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    ABSTRACT: Suicide rates in Greece (and other European countries) have been on a remarkable upward trend following the global recession of 2008 and the European sovereign debt crisis of 2009. However, recent investigations of the impact on Greek suicide rates from the 2008 financial crisis have restricted themselves to simple descriptive or correlation analyses. Controlling for various socio-economic effects, this study presents a statistically robust model to explain the influence on realised suicidality of the application of fiscal austerity measures and variations in macroeconomic performance over the period 1968-2011. The responsiveness of suicide to levels of fiscal austerity is established as a means of providing policy guidance on the extent of suicide behaviour associated with different fiscal austerity measures. The results suggest (i) significant age and gender specificity in these effects on suicide rates and that (ii) remittances have suicide-reducing effects on the youth and female population. These empirical regularities potentially offer some guidance on the demographic targeting of suicide prevention measures and the case for 'economic' migration.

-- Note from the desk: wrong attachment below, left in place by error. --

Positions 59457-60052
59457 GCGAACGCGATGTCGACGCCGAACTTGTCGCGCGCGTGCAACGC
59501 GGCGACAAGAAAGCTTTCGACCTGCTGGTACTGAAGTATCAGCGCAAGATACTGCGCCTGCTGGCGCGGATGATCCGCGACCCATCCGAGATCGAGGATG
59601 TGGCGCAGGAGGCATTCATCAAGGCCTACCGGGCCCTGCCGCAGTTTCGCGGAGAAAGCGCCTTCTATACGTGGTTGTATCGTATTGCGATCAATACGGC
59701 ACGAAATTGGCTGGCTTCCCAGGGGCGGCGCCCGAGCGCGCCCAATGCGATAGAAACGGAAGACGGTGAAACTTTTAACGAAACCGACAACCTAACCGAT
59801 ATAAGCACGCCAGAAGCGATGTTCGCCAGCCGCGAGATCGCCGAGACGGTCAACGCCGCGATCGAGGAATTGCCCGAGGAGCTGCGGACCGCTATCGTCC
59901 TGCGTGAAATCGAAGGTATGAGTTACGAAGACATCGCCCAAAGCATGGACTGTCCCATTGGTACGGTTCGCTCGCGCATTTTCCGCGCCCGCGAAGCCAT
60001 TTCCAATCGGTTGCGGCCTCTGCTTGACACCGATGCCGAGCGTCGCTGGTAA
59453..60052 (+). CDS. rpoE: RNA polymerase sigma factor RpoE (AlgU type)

Social Science [?] Medicine 04/2014; 112C:39-50.